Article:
Affordable & Open Educational Resources: Creating OER
Sources for Creating OER
- Publishers of low-cost alternatives to high-priced textbooks: Boundless, FlatWorld, Textbook Media Press
- Tools for creating your own customized interactive online textbooks: iBooks Author, Trubooks, Pressbooks
- OER Commons: Online library of OER.
- WikiEducator: Collaborative community charged with the planning and developing OER.
Learning Management Systems (LMS)
- Sakai : Open-source LMS offering a feature-rich, technology solution for learning, teaching, research, and collaboration.
- Etudes: Nonprofit membership organization that fosters the development of open technology by offering an affordable, hosted LMS that supports instruction, research, and collaboration.
- Moodle: Open-source LMS designed to provide educators, administrators, and learners with a single robust, secure, integrated system to create personalized learning environments.
OER and Accessibility
The mission of the open education community is to expand access to education, which highlights the importance of ensuring that OER used in the classroom follow guidelines for accessibility and affordability. Faculty and instructors have legal and ethical obligations to ensure their course materials are fully accessible to all learners, including those with disabilities and those who face financial challenges. The UB Libraries are committed to these principles, and they coordinate with UB's Office of Equity, Diversity and Inclusion to offer support for faculty and instructors in the development of fully accessible courses and course content.
Public Domain and Open Licensing
OER are either in the public domain or free to use, as indicated by a Creative Commons (CC) license. In addition to two public domain licenses (CC0 and Public Domain Mark), CC offers six licenses that make works available under different conditions. Their "Choose a License" tool makes it easy to select the right license for your needs. Learn more about the different types of licenses or best practices for attribution when using CC-licensed materials.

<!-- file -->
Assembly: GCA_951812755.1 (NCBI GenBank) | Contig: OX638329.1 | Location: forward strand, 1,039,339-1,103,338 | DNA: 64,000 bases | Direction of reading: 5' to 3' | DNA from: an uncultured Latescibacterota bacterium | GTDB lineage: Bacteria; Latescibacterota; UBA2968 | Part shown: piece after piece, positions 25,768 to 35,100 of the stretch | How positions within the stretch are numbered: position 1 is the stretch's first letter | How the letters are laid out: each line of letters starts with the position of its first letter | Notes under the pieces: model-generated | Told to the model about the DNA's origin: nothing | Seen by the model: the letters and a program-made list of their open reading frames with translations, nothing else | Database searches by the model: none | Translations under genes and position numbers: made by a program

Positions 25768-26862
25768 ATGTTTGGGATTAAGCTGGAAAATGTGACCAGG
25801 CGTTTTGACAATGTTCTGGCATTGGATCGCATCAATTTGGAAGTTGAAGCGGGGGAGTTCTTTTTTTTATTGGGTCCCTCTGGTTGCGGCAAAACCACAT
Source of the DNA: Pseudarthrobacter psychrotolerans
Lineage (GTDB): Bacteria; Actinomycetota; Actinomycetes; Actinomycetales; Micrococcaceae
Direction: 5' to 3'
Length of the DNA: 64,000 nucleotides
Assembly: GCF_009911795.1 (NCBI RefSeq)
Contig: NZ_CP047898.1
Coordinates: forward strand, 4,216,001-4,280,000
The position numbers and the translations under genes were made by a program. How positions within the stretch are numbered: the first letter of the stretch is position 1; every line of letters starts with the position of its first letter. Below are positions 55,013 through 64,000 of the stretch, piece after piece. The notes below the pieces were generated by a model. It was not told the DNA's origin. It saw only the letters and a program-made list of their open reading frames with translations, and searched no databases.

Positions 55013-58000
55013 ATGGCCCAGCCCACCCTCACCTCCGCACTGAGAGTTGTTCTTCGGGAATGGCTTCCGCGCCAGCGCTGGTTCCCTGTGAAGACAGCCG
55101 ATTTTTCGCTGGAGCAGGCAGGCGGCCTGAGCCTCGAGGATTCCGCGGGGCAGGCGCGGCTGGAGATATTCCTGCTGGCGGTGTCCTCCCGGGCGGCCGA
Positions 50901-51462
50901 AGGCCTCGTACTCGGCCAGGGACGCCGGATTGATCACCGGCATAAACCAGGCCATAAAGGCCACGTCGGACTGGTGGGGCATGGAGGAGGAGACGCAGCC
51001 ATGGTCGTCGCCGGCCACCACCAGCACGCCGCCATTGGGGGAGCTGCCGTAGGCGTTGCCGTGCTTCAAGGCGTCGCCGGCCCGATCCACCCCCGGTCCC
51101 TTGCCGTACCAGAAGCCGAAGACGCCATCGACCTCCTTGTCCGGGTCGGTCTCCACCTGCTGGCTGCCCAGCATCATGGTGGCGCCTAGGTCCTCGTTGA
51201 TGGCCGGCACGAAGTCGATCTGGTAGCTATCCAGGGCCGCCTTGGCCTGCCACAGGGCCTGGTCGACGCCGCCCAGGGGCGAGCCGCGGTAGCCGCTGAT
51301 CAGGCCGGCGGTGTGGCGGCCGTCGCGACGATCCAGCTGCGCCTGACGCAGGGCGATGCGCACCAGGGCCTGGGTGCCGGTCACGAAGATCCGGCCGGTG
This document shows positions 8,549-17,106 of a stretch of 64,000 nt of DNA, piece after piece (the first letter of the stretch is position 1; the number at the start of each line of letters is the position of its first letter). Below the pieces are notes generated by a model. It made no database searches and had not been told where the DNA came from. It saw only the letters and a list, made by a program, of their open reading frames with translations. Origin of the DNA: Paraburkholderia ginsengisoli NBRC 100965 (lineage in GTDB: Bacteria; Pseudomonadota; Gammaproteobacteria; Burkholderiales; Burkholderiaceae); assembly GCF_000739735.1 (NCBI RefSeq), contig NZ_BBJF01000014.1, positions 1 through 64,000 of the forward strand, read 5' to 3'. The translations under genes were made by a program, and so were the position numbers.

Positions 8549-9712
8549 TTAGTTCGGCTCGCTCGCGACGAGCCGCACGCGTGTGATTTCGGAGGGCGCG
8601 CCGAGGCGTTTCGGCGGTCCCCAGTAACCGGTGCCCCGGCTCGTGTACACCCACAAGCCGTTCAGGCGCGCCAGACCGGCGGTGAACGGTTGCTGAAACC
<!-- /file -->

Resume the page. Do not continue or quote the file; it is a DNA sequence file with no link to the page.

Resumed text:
Organizations Supporting OER
Community College Consortium for Open Educational Resources (CCCOER): Consortium of community and technical colleges committed to advancing open educational policy, practices, and resources.
Creative Commons: Non-profit organization devoted to expanding the range of creative works available for others to build upon legally and to share.
International Council for Open and Distance Education (ICDE): Organization for online, open, and flexible education.
OER Commons: Online library that allows teachers and others to search and discover open educational resources and other freely available instructional materials.
Open Education Consortium: Community of higher education institutions and associated organizations committed to advancing open education.
Open Education Group: Group that conducts original, rigorous, empirical research on the impact of OER adoption on a range of educational outcomes, and that designs and shares methodological and conceptual frameworks for studying the impact of OER adoption.
Open Education Working Group (of Open Knowledge International): Working group from Open Knowledge International that promotes open educational practices, and OER, open policies, open science, and open data in education.
Open Professionals Education Network (OPEN): Provides support and technical assistance to grantees of the Trade Adjustment Assistance Community College & Career Training grant program from the U.S. Department of Labor.
Open Textbook Alliance: Nationwide coalition of student government leaders who are working to bring open textbooks to college campuses.
Open Textbook Network (OTN): Promotes access, affordability, and student success through the use of open textbooks. UB member organization.
Scholarly Publishing and Academic Resources Coalition (SPARC): Global coalition committed to making open the default for research and education. UB member organization.
This web guide is licensed under a Creative Commons Attribution 4.0 International License.
In the spirit of the open education community, this guide serves as a model for other institutions to replicate or to adopt and modify for their own purposes.